July 03, 2015
July 02, 2015
July 01, 2015
June 30, 2015
Chief Judge of Northern District of Georgia Grants Motion to Stay Pending Reexamination
On March 12, 2013, Chief U.S. District Judge Julie E. Carnes, of the U.S. District Court for the Northern District of Georgia, entered an order granting a motion to stay patent litigation brought against Defendant Diversitech Corporation (“Diversitech”) pending the conclusion of reexamination proceedings in the USPTO.
Plaintiffs Evolve Composites, Inc. and Australia-based Polyslab International Pty. (collectively “Plaintiffs”) sued Diversitech on June 12, 2012, alleging infringement of U.S. Patent No. 8,152,129 (“the ’129 Patent”).
Less than two months later, Diversitech filed a Request for Reexamination of that patent in the USPTO. In late September, the USPTO granted that request as to several claims in that patent, including claim 12, which Plaintiffs specifically identified in their complaint as an infringed claim. Diversitech then filed a motion asking the court to stay the litigation pending the conclusion of the USPTO reexamination proceeding.
Chief Judge Carnes began her analysis by citing basic reexamination principles and commenting: “These rules dovetail with the goal of reexamination, which is to ‘permit [the] efficient resolution of questions about the validity of issued patents without recourse to expensive and lengthy infringement litigation.’” Following that comment is a list of seven benefits of reexamination perceived by two other district courts.
Next, the court listed the three factors commonly used by the Northern District of Georgia to assess motions to stay pending a USPTO reexamination: “(1) whether a stay would unduly prejudice or present a tactical disadvantage to the non-moving party; (2) whether a stay will simplify the issues of the case; and (3) the stage of the litigation.”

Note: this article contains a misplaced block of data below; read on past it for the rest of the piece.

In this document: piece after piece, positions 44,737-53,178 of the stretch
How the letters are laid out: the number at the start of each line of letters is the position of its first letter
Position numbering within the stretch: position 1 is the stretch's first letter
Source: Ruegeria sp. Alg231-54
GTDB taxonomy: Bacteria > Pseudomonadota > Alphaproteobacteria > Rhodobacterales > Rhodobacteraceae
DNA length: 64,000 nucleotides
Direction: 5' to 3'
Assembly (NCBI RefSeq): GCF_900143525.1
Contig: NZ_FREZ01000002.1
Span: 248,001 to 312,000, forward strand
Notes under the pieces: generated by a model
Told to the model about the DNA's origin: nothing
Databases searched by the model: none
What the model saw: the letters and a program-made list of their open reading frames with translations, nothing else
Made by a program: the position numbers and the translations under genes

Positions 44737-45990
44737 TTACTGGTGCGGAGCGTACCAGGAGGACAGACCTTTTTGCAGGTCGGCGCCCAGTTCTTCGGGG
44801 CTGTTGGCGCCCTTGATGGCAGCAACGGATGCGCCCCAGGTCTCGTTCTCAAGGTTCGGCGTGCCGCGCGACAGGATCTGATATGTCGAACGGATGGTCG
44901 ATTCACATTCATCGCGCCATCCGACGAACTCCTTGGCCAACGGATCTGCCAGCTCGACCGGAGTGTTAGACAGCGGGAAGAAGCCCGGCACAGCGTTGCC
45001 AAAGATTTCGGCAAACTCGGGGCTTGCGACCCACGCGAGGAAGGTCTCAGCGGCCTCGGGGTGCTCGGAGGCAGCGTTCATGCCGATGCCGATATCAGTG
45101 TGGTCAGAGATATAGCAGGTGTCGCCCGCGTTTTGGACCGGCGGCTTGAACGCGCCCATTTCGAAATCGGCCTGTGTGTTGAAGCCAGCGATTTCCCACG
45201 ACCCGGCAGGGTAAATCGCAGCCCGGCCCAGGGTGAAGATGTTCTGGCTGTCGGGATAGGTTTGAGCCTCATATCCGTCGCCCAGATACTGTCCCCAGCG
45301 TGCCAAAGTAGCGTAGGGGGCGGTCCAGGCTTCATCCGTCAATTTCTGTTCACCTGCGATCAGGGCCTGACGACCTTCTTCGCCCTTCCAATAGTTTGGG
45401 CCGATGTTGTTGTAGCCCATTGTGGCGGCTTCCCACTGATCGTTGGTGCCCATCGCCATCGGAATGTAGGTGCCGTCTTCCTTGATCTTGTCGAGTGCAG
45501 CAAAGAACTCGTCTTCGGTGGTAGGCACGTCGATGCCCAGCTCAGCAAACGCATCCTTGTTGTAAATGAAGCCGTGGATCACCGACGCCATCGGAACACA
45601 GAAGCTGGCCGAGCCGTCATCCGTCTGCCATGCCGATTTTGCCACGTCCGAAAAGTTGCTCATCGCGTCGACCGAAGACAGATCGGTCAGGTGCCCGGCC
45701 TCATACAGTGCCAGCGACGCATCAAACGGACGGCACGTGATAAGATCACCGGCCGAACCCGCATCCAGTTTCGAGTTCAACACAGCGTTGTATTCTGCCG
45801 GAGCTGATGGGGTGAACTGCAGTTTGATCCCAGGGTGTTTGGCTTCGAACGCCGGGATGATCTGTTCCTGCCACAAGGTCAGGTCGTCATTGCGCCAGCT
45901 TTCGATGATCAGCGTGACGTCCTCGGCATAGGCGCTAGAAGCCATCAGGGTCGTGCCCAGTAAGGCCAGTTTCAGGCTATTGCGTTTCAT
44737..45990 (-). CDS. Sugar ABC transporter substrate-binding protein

Regarding factor (1), the court credited Plaintiffs’ argument that the “the potential for prejudice to a patent holder increases when the alleged infringer is a direct competitor,” but added: “However, the litigants’ status as a direct competitor does not mandate denial of a stay.” The court found that Plaintiffs did not “allege any specific facts about how they will be adversely affected by the delay or how the direct competition harms them.” Distinguishing Plaintiffs’ cited cases on their facts, and finding that it was unlikely that Diversitech filed its reexamination request in such a way as to gain a tactical advantage, Chief Judge Carnes concluded that factor (1) was “either neutral or weigh[ed] only slightly in favor of denying [Diversitech’s] motion for a stay.”